Tag Archives: fishing

Sharing the Seas: A Review and Analysis of Ocean Sector Interactions

B. Crona, E. Wassénius, K. Lillepold, R. Watson, E. Selig, C. Hicks, H. Österblom, C. Folke, R. Blasiak, J. Jouffray, (2021). Environmental Research Letters,

ocean sector, global, interactions, fishing, oil, planning,

10.1088/1748-9326/ac02ed, http://www.ecomarres.com/downloads/Sharing.pdf

Ocean activities are rapidly expanding as Blue Economy discussions gain traction, creating new potential synergies and conflicts between sectors. To better manage ocean sectors and their development, we need to understand how they interact and the respective outcomes of these interactions. To provide a first comprehensive picture of the situation, we review 3187 articles to map and analyze interactions between economically important ocean sectors and find 93 unique direct and 61 indirect interactions, often mediated via the ocean ecosystem. Analysis of interaction outcomes reveals that some sectors coexist synergistically (e.g. renewable energy, tourism), but many interactions are antagonistic, and negative effects on other sectors are often incurred via degradation of marine ecosystems. The analysis also shows that ocean ecosystems are fundamental for supporting many ocean sectors, yet 13 out of 14 ocean sectors have interactions resulting in unidirectional negative ecosystem impact. Fishing, drilling, and shipping are hubs in the network of ocean sector interactions, and are involved in many of the antagonistic interactions. Antagonistic interactions signal trade-offs between sectors. Qualitative analysis of the literature shows that these tradeoffs relate to the cumulative nature of many ecosystem impacts incurred by some sectors, and the differential power of ocean sectors to exert their rights or demands in the development of the ocean domain. There are also often time lags in how impacts manifest. The ocean governance landscape is not currently well-equipped to deal with the full range of trade-offs, and opportunities, likely to arise in the pursuit of a Blue Economy in a rapidly changing ocean context. Based on our analysis, we therefore propose a set principles that can begin to guide strategic decision-making, by identifying both tradeoffs and opportunities for sustainable and equitable development of ocean sectors.

Advancing Global Ecological Modeling Capabilities to Simulate Future Trajectories of Change in Marine Ecosystem

M. Coll, J. Steenbeek, M. G. Pennion, J. Buszowski, K. Kashner, H. K. Lotze, Y. Rousseau, D. P. Tittensor, C. Walters, R. Watson, V. Christensen, (2020). Frontiers in Marine Science 7, 567877.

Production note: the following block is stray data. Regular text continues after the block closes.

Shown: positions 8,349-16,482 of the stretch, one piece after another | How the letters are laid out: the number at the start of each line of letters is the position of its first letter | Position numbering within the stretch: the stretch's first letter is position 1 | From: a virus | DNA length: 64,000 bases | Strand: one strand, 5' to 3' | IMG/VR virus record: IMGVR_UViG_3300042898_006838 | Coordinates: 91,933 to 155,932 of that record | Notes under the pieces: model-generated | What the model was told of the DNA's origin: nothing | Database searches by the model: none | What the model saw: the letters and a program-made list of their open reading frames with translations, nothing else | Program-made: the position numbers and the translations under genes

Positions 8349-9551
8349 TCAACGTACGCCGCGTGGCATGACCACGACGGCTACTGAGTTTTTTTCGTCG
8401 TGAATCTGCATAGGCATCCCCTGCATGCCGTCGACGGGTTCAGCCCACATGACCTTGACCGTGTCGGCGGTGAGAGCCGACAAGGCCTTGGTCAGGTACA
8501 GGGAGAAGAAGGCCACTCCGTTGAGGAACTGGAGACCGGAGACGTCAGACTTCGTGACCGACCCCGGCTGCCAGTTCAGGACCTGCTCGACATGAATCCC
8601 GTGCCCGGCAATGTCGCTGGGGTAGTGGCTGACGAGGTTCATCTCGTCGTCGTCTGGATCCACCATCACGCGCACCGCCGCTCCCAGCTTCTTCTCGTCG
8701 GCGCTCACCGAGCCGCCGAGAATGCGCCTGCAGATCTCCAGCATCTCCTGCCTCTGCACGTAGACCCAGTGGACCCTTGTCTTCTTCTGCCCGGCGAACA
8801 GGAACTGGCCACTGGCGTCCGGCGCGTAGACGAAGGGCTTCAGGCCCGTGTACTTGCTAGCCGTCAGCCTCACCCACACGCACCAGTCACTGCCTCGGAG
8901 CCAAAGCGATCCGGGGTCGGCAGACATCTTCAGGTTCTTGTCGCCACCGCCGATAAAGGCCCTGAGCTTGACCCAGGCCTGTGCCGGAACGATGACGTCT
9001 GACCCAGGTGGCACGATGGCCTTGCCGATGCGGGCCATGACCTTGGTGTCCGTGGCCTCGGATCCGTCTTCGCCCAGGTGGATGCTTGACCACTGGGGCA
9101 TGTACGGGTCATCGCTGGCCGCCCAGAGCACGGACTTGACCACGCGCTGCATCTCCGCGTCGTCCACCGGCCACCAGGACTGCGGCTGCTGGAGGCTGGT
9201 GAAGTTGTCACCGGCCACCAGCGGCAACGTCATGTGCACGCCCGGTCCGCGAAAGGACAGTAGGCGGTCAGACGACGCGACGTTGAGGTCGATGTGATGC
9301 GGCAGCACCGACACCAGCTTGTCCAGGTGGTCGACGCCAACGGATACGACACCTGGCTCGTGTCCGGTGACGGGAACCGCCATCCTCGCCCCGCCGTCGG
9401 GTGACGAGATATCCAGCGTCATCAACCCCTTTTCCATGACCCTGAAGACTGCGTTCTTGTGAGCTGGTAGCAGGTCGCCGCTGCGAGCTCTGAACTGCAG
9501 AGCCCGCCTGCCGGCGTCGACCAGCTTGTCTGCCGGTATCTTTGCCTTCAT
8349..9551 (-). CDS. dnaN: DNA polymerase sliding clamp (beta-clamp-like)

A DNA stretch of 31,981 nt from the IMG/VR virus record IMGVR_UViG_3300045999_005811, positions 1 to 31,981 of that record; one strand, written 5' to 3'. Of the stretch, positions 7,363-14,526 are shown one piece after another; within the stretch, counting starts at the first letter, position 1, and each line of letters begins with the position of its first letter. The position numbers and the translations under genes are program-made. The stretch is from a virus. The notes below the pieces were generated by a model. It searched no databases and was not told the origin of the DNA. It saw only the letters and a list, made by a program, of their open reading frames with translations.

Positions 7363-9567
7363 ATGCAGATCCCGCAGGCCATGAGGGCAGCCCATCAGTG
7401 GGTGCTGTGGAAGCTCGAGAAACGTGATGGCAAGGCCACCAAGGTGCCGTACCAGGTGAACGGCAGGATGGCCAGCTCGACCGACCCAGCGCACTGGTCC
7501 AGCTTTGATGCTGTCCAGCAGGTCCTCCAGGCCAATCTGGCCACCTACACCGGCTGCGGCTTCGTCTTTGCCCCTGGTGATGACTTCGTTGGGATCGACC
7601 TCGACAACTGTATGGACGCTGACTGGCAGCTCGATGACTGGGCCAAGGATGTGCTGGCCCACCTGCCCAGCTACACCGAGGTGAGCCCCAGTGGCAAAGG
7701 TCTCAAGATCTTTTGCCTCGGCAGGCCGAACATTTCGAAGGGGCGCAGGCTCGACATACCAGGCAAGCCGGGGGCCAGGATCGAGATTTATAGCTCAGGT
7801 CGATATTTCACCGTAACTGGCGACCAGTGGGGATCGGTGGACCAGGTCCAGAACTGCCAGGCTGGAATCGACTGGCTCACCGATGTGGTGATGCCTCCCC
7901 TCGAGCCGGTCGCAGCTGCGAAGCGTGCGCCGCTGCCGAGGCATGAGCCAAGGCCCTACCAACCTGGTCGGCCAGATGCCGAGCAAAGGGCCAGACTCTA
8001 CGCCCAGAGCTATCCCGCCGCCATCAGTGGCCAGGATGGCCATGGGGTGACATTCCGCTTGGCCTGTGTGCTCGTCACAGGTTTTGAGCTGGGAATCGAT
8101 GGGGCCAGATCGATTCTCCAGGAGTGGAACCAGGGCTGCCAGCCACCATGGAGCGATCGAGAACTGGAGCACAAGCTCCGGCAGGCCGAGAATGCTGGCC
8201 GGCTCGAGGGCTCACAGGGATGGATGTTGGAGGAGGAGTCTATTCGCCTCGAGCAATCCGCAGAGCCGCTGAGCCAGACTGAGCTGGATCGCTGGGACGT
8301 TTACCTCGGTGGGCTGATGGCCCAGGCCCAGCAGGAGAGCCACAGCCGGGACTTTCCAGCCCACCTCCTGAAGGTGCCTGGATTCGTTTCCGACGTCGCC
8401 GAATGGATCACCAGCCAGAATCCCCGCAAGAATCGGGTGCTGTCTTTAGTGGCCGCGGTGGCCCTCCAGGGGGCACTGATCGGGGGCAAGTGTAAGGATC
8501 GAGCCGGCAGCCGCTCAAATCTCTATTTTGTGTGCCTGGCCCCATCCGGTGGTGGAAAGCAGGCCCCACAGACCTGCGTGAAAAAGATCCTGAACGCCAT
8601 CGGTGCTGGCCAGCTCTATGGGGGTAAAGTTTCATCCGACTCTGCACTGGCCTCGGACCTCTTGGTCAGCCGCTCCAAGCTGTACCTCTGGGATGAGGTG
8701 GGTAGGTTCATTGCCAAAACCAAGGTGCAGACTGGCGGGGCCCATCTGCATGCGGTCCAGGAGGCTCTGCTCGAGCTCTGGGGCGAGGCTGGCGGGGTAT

marine ecosystems, climate change, fishing, future trajectories, projections,

10.3389/fmars.2020.567877, http://www.ecomarres.com/downloads/globalocean2.pdf

Considerable effort is being deployed to predict the impacts of climate change and anthropogenic activities on the ocean’s biophysical environment, biodiversity, and natural resources to better understand how marine ecosystems and provided services to humans are likely to change and explore alternative pathways and options. We present an updated version of EcoOcean (v2), a spatial-temporal ecosystem modeling complex of the global ocean that spans food-web dynamics from primary producers to top predators. Advancements include an enhanced ability to reproduce spatial-temporal ecosystem dynamics by linking species productivity, distributions, and trophic interactions to the impacts of climate change and worldwide fisheries. The updated modeling platform is used to simulate past and future scenarios of change, where we quantify the impacts of alternative configurations of the ecological model, responses to climate-change scenarios, and the additional impacts of fishing. Climate-change scenarios are obtained from two Earth-System Models (ESMs, GFDL-ESM2M, and IPSL-CMA5-LR) and two contrasting emission pathways (RCPs 2.6 and 8.5) for historical (1950–2005) and future (2006–2100) periods. Standardized ecological indicators and biomasses of selected species groups are used to compare simulations. Results show how future ecological trajectories are sensitive to alternative configurations of EcoOcean, and yield moderate differences when looking at ecological indicators and larger differences for biomasses of species groups. Ecological trajectories are also sensitive to environmental drivers from alternative ESM outputs and RCPs, and show spatial variability and more severe changes when IPSL and RCP 8.5 are used. Under a non-fishing configuration, larger organisms show decreasing trends, while smaller organisms show mixed or increasing results. Fishing intensifies the negative effects predicted by climate change, again stronger under IPSL and RCP 8.5, which results in stronger biomass declines for species already losing under climate change, or dampened positive impacts for those increasing. Several species groups that win under climate change become losers under combined impacts, while only a few (small benthopelagic fish and cephalopods) species are projected to show positive biomass changes under cumulative impacts. EcoOcean v2 can contribute to the quantification of cumulative impact assessments of multiple stressors and of plausible ocean-based solutions to prevent, mitigate and adapt to global change.